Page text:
Aside: Slashing Your Spending

If you’ve never had a budget before, you might be realizing that you spend more than you realize on frivolities or expenses you can minimize. Slashing your expenses will help you save for a home — after all, every penny you put into savings or an investment will earn you that much more interest. Every personal financial situation is different, but here are some general ideas you can use to cut expenses.

  • Extinguish debts. Carrying a credit card balance, paying minimum for car loans and holding off student debts are costing you in the long term. Interest will continue to pile up. Paying more each month will cost you more in the short term, but your interest expenses will drop. It also helps minimize the risk of a missed payment or a debt entering collections, both of which will hurt your credit; causing penalties, fees & higher rates. If you have money saved, apply it! Your savings account probably has a lower interest rate than your credit card, so you’re losing money by carrying a balance.
  • Trim down frivolous purchases. Everyone has something they spend more on than they should. Maybe this is expensive designer clothing, rather than rugged utilitarian or out of season clothes. Maybe it’s non-essential luxury or a hobby you can cut back to save a little more. It might be as simple as a daily lunch at a fast food restaurant costing you $100 every month. Or it might mean replacing pre-made coffee with your own machine.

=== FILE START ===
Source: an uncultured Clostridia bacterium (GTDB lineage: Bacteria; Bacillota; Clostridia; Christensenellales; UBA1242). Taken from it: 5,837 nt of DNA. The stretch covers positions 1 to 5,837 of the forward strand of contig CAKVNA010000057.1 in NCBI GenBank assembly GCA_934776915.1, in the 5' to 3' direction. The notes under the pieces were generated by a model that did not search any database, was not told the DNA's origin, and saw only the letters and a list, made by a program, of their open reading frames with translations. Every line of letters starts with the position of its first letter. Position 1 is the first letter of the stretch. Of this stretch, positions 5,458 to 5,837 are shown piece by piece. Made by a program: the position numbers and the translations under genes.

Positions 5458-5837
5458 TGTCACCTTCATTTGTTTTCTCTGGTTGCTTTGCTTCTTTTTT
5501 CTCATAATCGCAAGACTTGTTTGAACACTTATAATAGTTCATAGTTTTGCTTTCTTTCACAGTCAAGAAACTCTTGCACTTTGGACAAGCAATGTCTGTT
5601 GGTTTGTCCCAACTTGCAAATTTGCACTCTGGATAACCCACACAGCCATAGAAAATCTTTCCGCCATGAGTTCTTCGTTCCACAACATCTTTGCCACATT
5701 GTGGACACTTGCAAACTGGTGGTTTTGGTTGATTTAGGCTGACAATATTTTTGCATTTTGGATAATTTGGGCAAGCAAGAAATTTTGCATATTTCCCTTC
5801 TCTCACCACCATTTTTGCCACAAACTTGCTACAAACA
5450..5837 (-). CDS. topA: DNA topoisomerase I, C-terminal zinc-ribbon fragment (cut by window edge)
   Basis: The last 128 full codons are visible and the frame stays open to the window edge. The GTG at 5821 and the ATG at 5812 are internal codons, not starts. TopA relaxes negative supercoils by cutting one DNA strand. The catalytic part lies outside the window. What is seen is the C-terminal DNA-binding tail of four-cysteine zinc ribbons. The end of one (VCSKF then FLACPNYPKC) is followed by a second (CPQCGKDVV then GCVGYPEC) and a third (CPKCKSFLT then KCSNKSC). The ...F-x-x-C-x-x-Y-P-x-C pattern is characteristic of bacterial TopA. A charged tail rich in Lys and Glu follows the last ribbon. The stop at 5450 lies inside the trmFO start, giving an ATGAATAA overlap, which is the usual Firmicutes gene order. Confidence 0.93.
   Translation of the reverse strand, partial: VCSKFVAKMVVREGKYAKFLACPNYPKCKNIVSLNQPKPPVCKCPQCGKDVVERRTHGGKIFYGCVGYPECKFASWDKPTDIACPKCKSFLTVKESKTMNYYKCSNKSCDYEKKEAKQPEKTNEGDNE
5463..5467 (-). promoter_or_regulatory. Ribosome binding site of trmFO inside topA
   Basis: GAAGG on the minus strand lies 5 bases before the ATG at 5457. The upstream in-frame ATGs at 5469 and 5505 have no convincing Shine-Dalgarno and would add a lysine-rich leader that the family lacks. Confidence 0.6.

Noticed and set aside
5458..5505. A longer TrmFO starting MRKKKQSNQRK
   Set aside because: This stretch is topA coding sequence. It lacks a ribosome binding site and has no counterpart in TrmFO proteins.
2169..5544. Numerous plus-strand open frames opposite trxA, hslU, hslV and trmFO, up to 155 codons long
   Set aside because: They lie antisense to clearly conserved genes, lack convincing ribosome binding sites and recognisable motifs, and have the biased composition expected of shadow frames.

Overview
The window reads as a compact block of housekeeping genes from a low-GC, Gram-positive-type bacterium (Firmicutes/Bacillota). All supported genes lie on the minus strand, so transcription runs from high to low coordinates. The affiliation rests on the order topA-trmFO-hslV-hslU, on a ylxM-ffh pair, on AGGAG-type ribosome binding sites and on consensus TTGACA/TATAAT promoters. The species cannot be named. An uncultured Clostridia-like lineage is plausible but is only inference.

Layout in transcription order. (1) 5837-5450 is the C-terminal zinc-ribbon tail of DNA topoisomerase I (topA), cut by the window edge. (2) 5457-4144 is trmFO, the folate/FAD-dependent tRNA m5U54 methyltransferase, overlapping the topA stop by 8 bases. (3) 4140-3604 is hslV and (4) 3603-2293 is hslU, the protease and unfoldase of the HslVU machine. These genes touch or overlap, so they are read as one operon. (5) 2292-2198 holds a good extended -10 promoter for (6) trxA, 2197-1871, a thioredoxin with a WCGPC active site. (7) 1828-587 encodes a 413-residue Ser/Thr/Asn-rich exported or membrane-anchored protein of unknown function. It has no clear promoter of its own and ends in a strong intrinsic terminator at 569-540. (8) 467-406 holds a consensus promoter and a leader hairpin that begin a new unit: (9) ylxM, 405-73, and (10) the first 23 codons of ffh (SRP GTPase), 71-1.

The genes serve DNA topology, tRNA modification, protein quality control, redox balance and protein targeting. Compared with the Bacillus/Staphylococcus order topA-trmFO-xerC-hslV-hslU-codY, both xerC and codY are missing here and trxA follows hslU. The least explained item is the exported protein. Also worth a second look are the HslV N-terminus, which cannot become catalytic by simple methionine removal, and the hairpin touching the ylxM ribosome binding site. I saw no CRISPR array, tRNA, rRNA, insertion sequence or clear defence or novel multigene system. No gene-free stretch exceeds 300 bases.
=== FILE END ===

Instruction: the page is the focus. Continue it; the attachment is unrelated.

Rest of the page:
• Buy food and other items in bulk. A membership to a store like Sam’s Club or Costco will cover its investment in the bulk savings on items you frequently purchase. Groceries are a huge expense for many people, so cutting back will help significantly. Buy off-brand items to save a few bucks and you’ll be surprised and how little impact it has on your life. Remember, marketers spend a lot of effort to convince you that off-brands and generics are somehow worse or harmful. Most of the time, the formulas and recipes are identical, but the price is slashed.
  • Don’t slash everything. It’s tempting to cut out every hobby, every bit of takeout and every luxury in the interest of saving money. This almost never works. The more you slash, the harder it is to stick to your budget. You’ll justify it by saying it’s only a one-time purchase, over and over, and suddenly you realize you’re spending just as much as you were. Leave yourself room in your budget for fun money, a bit each month for eating out, luxuries and entertainment. It’s not a bad thing to treat yourself, as long as you know you can handle the expense.
  • Maintain your budget. Even if you’re the type of person who saves as much as possible, a budget helps. In fact, a budget is one of the most essential pieces of information you have if you’re looking to buy a home. Budgets aren’t a tool for the over-spenders to limit themselves, like a diet. They’re a tool to build financial awareness.

Establishing Savings